The Italians, Israelis and Americans have all helped with training. The Israelis and Americans have been helping both countries to rearm. If Ethiopia and Eritrea allow their border conflict to get any worse, they have the hardware to wage a very serious war and   hundreds of thousands of citizens capable of slotting into their regular armies (the border state of Tigray in Ethiopia, closest to the conflict, has thousands of veterans), drawing on their years of experience as guerrilla fighters against Mengistu's massive army.

  Outside interests
  Both Ethiopia and Eritrea have received considerable backing from Washington as part of its policy to pressure the Islamic government in SudanWB01637_.gif (294 bytes). Eritrea officially supports Sudanese rebels.Senior U.S. officials are concern that a drawn-out conflict between Ethiopia and Eritrea will undermine the U.S.-financed informal alliance of countries headed by former rebels that is the cornerstone of the policy. These countries include Christian Ethiopia, Eritrea, Uganda and Rwanda.

  During its short history as an independent state, Eritrea has come close to war with Yemen WB01637_.gif (294 bytes)over islands in the Red Sea and has squared up to tiny DjiboutiWB01637_.gif (294 bytes) over another dispute.
(see Sudan - Eritrea : Early warning note and International Boundary News Database  )

Inside interests: (conflicts involving communal groups)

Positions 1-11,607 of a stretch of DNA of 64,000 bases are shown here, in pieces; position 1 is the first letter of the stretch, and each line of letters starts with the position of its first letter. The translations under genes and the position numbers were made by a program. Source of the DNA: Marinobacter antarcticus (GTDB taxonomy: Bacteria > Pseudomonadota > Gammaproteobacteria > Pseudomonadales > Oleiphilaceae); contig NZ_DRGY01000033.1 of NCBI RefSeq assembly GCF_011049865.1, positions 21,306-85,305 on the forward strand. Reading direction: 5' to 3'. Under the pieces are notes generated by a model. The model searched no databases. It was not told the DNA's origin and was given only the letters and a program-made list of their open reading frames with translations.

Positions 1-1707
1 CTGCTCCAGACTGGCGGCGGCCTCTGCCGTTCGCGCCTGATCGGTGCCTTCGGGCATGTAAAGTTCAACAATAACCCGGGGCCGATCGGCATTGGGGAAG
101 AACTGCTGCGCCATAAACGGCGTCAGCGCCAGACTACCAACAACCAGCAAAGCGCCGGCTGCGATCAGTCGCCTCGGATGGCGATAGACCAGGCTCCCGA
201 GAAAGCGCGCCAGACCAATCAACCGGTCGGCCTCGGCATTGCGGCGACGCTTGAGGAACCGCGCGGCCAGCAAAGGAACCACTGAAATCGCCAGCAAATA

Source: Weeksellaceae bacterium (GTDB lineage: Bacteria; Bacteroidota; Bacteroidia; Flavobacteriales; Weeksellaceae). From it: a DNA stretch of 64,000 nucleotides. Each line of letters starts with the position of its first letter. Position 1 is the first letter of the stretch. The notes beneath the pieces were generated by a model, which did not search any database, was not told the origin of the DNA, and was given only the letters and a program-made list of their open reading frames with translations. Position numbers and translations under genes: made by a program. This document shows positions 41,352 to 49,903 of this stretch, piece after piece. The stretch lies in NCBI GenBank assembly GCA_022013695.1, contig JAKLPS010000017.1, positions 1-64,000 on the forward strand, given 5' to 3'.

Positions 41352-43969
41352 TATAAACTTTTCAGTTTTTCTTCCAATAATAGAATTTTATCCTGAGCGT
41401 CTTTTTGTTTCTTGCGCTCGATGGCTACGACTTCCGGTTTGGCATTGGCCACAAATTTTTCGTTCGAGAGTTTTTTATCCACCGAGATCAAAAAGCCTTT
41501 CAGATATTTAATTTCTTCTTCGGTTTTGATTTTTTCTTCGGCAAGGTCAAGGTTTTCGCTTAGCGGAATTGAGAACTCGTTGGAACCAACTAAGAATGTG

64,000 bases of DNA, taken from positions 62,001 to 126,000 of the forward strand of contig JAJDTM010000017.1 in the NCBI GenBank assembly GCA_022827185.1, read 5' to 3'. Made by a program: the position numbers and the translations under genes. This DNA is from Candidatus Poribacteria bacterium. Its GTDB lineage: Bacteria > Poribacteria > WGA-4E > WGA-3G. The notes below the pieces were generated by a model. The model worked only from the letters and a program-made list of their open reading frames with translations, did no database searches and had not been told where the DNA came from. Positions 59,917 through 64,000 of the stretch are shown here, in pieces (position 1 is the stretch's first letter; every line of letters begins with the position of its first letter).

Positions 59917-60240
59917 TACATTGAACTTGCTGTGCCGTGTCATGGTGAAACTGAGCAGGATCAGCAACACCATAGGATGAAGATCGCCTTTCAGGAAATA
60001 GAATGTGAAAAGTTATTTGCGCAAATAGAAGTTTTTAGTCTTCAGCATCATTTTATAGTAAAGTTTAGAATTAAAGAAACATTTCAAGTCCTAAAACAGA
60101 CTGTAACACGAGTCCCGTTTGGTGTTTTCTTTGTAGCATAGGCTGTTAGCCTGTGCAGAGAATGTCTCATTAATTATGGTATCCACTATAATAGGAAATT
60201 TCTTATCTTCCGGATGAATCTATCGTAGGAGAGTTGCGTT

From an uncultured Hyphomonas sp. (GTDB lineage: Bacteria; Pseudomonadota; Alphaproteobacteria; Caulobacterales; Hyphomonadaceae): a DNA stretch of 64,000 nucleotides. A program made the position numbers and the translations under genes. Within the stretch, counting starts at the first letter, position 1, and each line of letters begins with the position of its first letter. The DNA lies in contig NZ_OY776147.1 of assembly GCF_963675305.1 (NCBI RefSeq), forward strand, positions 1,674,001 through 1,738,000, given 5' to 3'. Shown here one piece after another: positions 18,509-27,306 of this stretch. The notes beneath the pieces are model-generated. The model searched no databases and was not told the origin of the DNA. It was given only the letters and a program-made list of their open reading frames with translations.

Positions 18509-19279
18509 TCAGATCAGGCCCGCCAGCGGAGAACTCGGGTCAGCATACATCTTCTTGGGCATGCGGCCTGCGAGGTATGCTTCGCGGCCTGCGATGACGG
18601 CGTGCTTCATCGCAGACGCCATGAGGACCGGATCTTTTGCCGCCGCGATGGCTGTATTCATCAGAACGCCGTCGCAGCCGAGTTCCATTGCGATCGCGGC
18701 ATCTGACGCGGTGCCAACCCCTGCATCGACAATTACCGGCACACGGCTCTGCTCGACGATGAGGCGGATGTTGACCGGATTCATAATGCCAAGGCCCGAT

Meles member of the northern Tigray minority who has promoted ethnic-based federalism and pays lip service to a multiparty system, has been harshly criticized by Ethiopia's majority Amharas and Oromos for giving up Eritrea -- and its Red Sea ports of Assab and Massawa -- in return for Isaias' help. 
Afars live in Ethiopia and Djibouti (35%) in addition to Eritrea .The Afar populations were most directly affected by the separation of Eritrea from the Ethiopian state. Many Afars were reluctant to accept an independent Eritrea since it divides their people between Eritrea and Ethiopia. Some Afars may now feel that they can only expect to fulfil their aspirations of unity through armed conflict like that taking place in Djibouti over similar issues.  Since they are a nomadic people, their lifestyle requires seasonal movements, and since they have been used to moving throughout the region, the creation of national boundaries over the past few years has negatively affected their quality of life. WB01637_.gif (294 bytes)   Ethiopia's new policy of ethnic federalism opens an unprecedented opportunity to the Afar people to leave behind the chronic instability, economic stagnation, and neglect that have characterised the region's past. The Ethiopia's Afar population is today consolidated for the first time within a single province with autonomous powers of self-government.